Let's recall the causes of endogeneity in our model. First, simultaneous causality bias, Second, omitted variable bias, and third, the existence of covariates.

Let's consider a simple regression model.

`Y=X\beta+e---i`

**Existence of simultaneity**

If our model suffers from simultaneity, then the stuff on the RHS in one equation must show up in the LHS in the other equation(s), that is,

`Y=X\beta+e---i`

`X=Y\alpha+Z\Gamma---ii`

then,

Substituting `equation (i)` into `equation (ii)` yields

`X=(X\beta+e)\alpha+Z\Gamma`

`X=X\beta\alpha+Z\Gamma+e\alpha`

`X-X\beta\alpha = Z\Gamma+e\alpha`

`X=[I-\beta\alpha]^(-1)(Z\Gamma+e\alpha)---iii`

In `equation (iii)`, `X` is correlated with `e`. This means that `E[X,e]\ne0`. Hence, the fundamental OLS assumption is violated.

**Omitted variable bias**

The omitted variable bias occurs when we fail to include a relevant variable that is correlated with an independent variable (s) in our model. We considered the regression model as `Y=X\beta+e-i`. However, the true model is `Y=X\beta+Z\Gamma+e-iv`. Nevertheless, we estimate based on `equation (i)`.

We know,

`\beta_\text{OLS}=(X^TX)^(-1)(X^TY)`

The expectation of the OLS estimator is:

`E[\beta_\text{OLS}]=E[(X^TX)^(-1)(X^TY)]`

`E[\beta_\text{OLS}]=E[(X^TX)^(-1)[X^T(X\beta+Z\Gamma+e)]]`

`E[\beta_\text{OLS}]=E[[(X^TX)^(-1)(X^TX)\beta]+[(X^TX)^(-1)(X^T(Z\Gamma+e))]]`

`E[\beta_\text{OLS}]=E[\beta+[(X^TX)^(-1)(X^T(Z\Gamma+e))]`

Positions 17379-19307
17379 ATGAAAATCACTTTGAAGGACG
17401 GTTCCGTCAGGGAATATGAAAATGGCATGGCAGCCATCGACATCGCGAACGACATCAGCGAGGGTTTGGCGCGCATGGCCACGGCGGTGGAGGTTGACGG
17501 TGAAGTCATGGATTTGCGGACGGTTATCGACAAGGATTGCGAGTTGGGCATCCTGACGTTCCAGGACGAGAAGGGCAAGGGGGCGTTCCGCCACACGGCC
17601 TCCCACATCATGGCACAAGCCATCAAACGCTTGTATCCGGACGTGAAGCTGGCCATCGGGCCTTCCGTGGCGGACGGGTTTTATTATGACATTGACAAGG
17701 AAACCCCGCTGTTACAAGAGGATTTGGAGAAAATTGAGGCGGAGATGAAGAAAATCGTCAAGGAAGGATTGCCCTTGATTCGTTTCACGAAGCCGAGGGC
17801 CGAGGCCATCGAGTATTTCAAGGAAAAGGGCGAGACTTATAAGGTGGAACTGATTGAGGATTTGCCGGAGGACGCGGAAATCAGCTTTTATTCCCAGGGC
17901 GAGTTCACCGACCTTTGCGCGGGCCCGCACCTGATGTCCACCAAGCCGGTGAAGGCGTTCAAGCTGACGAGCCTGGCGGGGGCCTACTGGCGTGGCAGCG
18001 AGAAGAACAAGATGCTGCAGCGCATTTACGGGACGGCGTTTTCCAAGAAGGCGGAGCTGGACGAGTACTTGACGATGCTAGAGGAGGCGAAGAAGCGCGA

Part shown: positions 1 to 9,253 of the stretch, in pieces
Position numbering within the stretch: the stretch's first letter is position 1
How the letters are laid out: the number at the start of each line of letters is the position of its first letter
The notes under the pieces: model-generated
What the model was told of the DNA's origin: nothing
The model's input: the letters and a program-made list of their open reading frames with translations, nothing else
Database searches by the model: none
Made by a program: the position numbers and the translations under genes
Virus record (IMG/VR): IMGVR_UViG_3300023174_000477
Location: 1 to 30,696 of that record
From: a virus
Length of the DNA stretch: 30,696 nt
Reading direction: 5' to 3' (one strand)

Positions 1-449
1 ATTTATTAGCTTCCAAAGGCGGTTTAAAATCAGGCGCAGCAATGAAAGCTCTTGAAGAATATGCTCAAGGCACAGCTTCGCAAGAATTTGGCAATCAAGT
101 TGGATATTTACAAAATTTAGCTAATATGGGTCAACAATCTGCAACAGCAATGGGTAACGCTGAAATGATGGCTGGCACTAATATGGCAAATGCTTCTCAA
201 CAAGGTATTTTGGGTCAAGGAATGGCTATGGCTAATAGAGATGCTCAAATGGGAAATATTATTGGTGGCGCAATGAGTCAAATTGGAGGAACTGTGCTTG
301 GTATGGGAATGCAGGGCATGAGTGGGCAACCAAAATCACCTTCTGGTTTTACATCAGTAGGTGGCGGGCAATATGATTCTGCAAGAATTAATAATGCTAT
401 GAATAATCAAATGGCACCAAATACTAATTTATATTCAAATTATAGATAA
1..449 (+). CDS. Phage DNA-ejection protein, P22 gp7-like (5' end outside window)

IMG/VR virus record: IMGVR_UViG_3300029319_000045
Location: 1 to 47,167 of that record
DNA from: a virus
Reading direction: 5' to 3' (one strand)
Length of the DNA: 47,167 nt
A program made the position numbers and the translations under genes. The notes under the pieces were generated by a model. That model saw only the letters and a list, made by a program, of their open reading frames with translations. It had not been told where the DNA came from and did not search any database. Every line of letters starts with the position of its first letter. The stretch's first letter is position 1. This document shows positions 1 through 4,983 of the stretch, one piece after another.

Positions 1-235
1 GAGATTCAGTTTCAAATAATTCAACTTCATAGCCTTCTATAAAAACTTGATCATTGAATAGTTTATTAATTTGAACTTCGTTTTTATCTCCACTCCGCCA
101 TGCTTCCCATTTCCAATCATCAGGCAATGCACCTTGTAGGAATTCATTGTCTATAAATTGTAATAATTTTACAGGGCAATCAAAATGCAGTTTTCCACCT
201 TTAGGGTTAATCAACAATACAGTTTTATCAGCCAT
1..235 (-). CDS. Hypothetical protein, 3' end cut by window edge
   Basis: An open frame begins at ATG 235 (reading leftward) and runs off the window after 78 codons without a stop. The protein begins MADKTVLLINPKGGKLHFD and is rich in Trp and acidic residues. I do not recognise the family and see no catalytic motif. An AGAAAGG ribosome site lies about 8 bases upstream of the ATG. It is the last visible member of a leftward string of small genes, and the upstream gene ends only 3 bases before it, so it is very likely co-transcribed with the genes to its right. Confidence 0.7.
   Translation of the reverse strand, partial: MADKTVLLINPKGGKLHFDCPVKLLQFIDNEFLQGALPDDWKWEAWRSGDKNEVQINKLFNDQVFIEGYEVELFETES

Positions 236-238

`E[\beta_\text{OLS}]=E[\beta+[(X^TX)^(-1)((X^TZ\Gamma)+(X^Te))]`

`E[\beta_\text{OLS}]=E[\beta+[(X^TX)^(-1)(X^TZ\Gamma)]+[(X^TX)^(-1)(X^Te)]`

`E[\beta_\text{OLS}]=\beta+[(X^TX)^(-1)(X^TZ\Gamma)]+[(X^TX)^(-1)E(X^Te)]`

`\text{Since, } E(X^Te)=0`

`E[\beta_\text{OLS}]=\beta+[(X^TX)^(-1)(X^TZ\Gamma)]---v`

`Equation (v)` provides an interesting conclusion. `e`, the error term, is exogenous to `X`. The `\hat\beta_text{OLS}` is biased if `E[X^TZ]\ne0`. If `Z` is a random variable, then `E[X^TZ]=0`. Thus, only correlated missing variables are a problem. We should not worry about missing variables that are uncorrelated to `X`. If `X` and `Z` are correlated then the OLS estimator is comprised of two terms added together: (1) the true coefficient on X and (2) the marginal effect of `X` on `Z\Gamma`.

`\text{To be continued...}`

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